During the golden age of grunge, Alice in Chains appeared in the film Singles (1992) as a club band, and they were given an award from MTV for best video in film in 1993.7 For many people that were new to the grunge movement, they found it to be ridiculous; however, the youth were magnetized to this distinct look. Thanks to the rise of Alice in Chains in television and in music competition, the band was an important factor for promoting grunge “fashion.” Since Alice in Chains was highly influenced by grunge, their style worked to set them apart from other heavy bands and styles in a positive way.8 Because of their unique style of grunge and heavy music, the youth wanted to look exactly like them. The youth discovered that to attain the grunge look they could find it in thrift stores and shops that provided work clothing, such as Dickies work pants and a pair of Caterpillar boots.9 Of course, Alice in Chains wasn’t the primary grunge band that influenced grunge fashion in the early 1990s; for instance, Soundgarden, Pearl Jam, Nirvana, and Mother Love Bone became important bands that sparked the movement as well in music and in fashion.10 However, Alice in Chains was a band that was totally distinct. Alice in Chains lyrics were soulful, emphasizing key terms, such as depression, drugs, and loneliness, to focus on the reality of life, and how it could turn someone down. With the instrumentation, the lyrics become stronger and highly profound in the way music can impact someone’s life. The music that they played was meaningful, and it became important to the grunge movement, because listeners were tired of the 80’s party-rock music, and they wanted to hear something that resonated with their own lives. Alice in Chains wrote songs that were calm and soothing to the ears of music listeners that were highly influenced by their acoustics and instrumentation, which truly motivates the band to keep flourishing in their music career.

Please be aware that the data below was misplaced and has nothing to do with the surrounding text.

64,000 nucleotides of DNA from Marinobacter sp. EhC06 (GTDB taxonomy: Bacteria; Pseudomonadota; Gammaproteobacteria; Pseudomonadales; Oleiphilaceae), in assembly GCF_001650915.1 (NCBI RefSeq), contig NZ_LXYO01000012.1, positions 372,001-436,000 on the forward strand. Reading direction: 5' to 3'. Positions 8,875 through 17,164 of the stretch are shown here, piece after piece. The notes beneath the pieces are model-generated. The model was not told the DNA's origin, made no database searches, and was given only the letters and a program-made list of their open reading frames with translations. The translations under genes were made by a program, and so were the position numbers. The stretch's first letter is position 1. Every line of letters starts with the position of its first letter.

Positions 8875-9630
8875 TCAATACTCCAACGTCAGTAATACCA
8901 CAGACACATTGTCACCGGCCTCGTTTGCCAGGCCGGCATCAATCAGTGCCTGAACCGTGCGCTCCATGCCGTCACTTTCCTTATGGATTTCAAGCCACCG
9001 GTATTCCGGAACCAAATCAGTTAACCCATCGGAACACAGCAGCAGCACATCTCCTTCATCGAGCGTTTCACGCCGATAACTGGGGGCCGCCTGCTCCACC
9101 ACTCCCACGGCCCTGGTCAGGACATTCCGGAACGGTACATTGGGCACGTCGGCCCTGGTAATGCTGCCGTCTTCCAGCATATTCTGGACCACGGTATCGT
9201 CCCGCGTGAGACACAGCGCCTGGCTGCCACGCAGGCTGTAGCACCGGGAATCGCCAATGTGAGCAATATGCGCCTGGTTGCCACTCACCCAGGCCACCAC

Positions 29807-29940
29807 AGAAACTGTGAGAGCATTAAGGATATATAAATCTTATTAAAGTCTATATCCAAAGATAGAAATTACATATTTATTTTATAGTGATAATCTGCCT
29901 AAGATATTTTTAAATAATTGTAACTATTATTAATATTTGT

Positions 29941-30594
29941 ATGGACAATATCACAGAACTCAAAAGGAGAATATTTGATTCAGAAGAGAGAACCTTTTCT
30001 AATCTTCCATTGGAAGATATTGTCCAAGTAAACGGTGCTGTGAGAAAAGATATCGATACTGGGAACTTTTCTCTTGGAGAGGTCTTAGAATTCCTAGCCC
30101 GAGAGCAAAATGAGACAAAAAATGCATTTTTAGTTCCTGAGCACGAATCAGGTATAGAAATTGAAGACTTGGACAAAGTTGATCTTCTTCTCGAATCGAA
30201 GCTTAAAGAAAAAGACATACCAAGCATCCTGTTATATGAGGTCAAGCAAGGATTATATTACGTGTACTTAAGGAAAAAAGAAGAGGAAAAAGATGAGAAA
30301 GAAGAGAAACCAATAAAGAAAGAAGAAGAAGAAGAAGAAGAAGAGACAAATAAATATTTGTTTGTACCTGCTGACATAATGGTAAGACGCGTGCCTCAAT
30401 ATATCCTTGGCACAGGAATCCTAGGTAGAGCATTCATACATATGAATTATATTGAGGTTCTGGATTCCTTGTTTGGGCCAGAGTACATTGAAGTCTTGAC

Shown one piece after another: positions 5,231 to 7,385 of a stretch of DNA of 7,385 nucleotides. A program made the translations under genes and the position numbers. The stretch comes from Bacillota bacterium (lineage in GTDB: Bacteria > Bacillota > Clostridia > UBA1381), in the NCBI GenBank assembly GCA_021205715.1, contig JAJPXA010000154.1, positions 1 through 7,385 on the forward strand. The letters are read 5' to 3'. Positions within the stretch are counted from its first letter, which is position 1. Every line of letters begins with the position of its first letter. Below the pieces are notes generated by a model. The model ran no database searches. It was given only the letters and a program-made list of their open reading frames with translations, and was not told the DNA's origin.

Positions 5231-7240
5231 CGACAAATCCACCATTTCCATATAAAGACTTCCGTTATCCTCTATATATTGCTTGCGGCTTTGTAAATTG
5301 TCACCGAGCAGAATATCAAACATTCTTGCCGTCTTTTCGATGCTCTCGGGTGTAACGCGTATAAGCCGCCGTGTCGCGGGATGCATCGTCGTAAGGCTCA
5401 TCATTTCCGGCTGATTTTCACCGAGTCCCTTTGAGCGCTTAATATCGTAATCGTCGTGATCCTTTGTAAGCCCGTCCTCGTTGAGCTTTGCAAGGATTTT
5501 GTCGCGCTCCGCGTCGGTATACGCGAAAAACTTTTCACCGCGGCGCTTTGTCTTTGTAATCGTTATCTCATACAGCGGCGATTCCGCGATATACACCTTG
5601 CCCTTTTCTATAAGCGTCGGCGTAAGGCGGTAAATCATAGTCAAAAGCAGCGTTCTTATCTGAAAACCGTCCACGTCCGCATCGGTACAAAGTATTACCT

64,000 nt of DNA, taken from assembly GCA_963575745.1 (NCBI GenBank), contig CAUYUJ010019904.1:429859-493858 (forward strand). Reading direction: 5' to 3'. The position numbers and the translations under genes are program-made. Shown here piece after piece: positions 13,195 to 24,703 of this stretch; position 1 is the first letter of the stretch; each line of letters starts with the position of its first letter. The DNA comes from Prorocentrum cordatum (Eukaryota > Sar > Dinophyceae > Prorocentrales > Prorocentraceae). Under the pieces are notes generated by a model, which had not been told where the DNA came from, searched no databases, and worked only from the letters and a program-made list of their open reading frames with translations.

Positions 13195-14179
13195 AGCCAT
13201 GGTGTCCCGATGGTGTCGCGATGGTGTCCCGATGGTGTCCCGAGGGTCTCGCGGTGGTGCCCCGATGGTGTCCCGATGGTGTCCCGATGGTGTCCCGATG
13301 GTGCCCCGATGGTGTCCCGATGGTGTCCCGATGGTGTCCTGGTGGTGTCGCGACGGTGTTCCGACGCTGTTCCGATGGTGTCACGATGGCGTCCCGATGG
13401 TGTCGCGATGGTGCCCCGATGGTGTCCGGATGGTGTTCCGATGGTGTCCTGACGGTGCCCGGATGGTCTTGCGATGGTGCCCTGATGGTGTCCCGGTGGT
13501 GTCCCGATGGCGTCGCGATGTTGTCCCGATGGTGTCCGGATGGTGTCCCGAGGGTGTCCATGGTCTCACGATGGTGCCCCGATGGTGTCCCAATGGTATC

Layne Staley in live performance at The Channel in Boston, MA | November 1992 | Courtesy of Wikimedia Commons

Guitarist Jerry Cantrell has always looked at the band as a family, and that is something that he will always state to people that come to him to ask him about his relationship with his band mates. “It’s just a reaffirmation that these are great bunch of guys to play with, and that I’m really lucky to be in this band. They’re my brothers,” Cantrell stated in an interview.11 And that is true, especially with Layne Staley. Before the band was formed, Cantrell and Staley were close to each other. They were family before they even started their music project together, and that is something that Cantrell truly holds in his heart. Staley’s vocals was profoundly a signifying resemblance of the band’s unique sound; his musical talent was truly a gift that Cantrell admired and loved to hear.12 At the age of 34, Layne Staley, lead vocalist of Seattle-based grunge band Alice in Chains, was found dead on April 19, 2002 after an overdose of heroin and other drugs.13

Because of Layne Staley’s death, this became a dramatic change for the band’s career. Not only that, Staley’s death touched the hearts of the band members, because they were all close to each other. When Staley’s death was announced, Alice in Chains soon fell apart as well. It was difficult to recover after being so attached to each other and even becoming one of the most influential bands in the grunge scene; therefore, after the loss of Staley, many Alice in Chains’ fans were saddened to hear the news. Furthermore, the Seattle-grunge scene was also losing popularity, because pioneering grunge bands, like Nirvana and Soundgarden, also fell apart, and as a result, people that were highly influenced by the grunge movement lost interest of it.

Alice in Chains on tour with new lead vocalist (left) William DuVall | 2007 | Courtesy of Flickr